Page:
FRIDAY, MARCH 17, 2000

(202) 514-2007


TDD (202) 514-1888



WASHINGTON, D.C. - A federal grand jury in Sacramento today indicted two Palo Cedro, California men for allegedly setting fire to three synagogues and an abortion clinic in the Sacramento area last summer, the National Church Arson Task Force (NCATF) announced.

The 13-count indictment, returned in U.S. District Court in Sacramento, charged Benjamin Matthew Williams, 32, and his brother James Tyler Williams, 29, with conspiring "to destroy and close synagogues, reproductive health facilities and other targeted buildings, and to thereby provoke further incidents of violence and to intimidate, terrorize and harm Jews, providers of reproductive health services, and other groups of persons whom the defendants regarded as inferior or undesirable.

"Today's indictments represent an important milestone in the investigation of these heinous crimes," said Under Secretary of the Treasury for Enforcement James E. Johnson. "Consistent with the objectives of the National Church Arson Task Force, Federal investigators and prosecutors, in coordination with state and local authorities, worked tirelessly to ensure that those responsible for these terrible acts would be brought to justice."

In the early morning hours of June 18, 1999, the defendants are accused of breaking into three synagogues -- the Congregation B'Nai Israel, the Congregation Beth Shalom, and the Kenesset Israel Torah Center -- and setting them on fire, sustaining significant damage. At two of the sites, authorities found anti-semitic leaflets. Then, in the early morning hours of July 2, Choice Medical Group clinic, located in a medical building in Sacramento, was the scene of an arson, as well.

"Church arson not only burns buildings, but also robs people of their feelings of safety and acceptance in their places of worship," said Bill Lann Lee, Acting Assistant Attorney for Civil Rights. "These crimes will not be tolerated, and the federal government remains steadfast in our efforts to prosecute each and every incident to the fullest extent of the law."

According to Assistant U.S. Attorneys R. Steven Lapham and Benjamin B. Wagner, who are prosecuting the case, count one of the indictment charges the Williams brothers with engaging in a conspiracy to commit arson. The maximum penalty for the conspiracy count is five years in prison.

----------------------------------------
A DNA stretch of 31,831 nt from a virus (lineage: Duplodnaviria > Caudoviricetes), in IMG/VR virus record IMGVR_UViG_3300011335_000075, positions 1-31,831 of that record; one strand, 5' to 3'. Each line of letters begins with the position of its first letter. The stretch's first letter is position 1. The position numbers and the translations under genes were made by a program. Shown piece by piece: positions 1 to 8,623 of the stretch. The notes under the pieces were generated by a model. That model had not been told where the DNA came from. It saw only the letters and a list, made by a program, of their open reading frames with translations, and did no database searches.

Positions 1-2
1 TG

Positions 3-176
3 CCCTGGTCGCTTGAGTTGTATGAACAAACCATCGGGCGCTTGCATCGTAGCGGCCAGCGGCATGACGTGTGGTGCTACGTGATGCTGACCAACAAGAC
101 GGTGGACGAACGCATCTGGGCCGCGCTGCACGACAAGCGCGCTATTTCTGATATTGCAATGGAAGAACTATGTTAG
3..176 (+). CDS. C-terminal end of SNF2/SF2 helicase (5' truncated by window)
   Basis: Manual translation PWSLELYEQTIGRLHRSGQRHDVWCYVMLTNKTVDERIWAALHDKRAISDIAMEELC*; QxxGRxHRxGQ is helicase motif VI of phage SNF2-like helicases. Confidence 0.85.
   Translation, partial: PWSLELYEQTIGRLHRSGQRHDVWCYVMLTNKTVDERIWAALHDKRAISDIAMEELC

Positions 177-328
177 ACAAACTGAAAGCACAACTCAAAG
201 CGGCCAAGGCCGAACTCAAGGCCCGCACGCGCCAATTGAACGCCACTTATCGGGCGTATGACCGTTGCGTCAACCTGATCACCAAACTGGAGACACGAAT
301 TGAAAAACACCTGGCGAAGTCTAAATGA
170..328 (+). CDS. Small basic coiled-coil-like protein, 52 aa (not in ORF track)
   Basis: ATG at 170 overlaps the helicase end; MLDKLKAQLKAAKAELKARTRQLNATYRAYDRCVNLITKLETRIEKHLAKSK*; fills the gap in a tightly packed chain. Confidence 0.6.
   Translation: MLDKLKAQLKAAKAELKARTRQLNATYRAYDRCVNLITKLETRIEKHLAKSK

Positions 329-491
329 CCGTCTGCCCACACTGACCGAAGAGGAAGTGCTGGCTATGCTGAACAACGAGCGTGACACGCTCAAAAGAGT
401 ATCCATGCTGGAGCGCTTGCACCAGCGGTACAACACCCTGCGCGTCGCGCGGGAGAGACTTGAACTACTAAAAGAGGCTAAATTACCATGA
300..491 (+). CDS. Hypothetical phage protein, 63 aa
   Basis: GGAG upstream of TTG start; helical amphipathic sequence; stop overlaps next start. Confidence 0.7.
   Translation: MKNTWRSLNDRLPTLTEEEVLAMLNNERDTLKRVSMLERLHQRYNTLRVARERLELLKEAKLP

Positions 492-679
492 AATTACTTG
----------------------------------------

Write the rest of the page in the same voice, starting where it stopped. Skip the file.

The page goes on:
Counts two, five, eight, and eleven each charge the Williams brothers with arson in connection with each individual arson attack at the four different Sacramento locations. Each arson count carries a mandatory minimum penalty of five years in prison, and a maximum penalty of 20 years in prison.

Counts three, six and nine each charge the Williams brothers with destroying religious property in connection with the three attacks on the Sacramento area Synagogues. Each count of destroying religious property carries a maximum penalty of 20 years in prison.

Count twelve charges the Williams brothers with interfering with commerce by violence, in connection with the arson attack on the reproductive health services clinic. The maximum penalty for count twelve is 20 years in prison.

Finally, counts four, seven, ten and thirteen each charges the Williams brothers with using fire to commit a felony. If convicted on each of those counts, the penalty would be a mandatory sentence of 10 years in prison for the first conviction, and a mandatory sentence of 20 years in prison for the other convictions, each sentence to run consecutive to any other incarceration imposed. The Williams brothers could also be ordered to pay fines of up to $250,000 per count of conviction, and restitution to the victim organizations.

The Williams brothers are currently in custody in Shasta County, California on unrelated state murder charges for their alleged participation in the killing of a gay couple. It is anticipated that they will be brought to Sacramento for arraignment on the federal charges in the near future.

The indictment was the result product of an extensive investigation by a joint task force led by the Federal Bureau of Investigation and the Bureau of Alcohol, Tobacco and Firearms. Other agencies that contributed to the investigation include the U.S. Secret Service, the Sacramento Sheriff's Office, the Sacramento Police Department, the Sacramento District Attorney's Office, the Shasta County Sheriff's Department, the Sacramento City Fire Department, the American River Fire Protection District, and the California Highway Patrol.

The National Church Arson Task Force was established by President Clinton in June 1996 and continues to investigate arsons at houses of worship. The NCATF represents a coordinated effort of local, state and federal agencies, led by the Departments of Justice and Treasury, to investigate and prosecute arson attacks on houses of worship, as well as assist communities in the wake of fires. The other federal agencies include HUD, the FBI, the ATF, the Federal Emergency Management Agency (FEMA), and the Community Relations Service. As reported in the Third Year Report of the NCATF, released in January, the Task Force had opened investigations into 827 arsons, bombings and attempted bombings that occurred at houses of worship between January 1, 1995 and October 5, 1999. Federal, state and local authorities have arrested 364 suspects in connection with 294 incidents.The NCATF's 35.6% arrest rate is more than double the rate of arson arrests nationwide.

It should be noted that an indictment is only an accusation . The defendants are presumed innocent until proven guilty.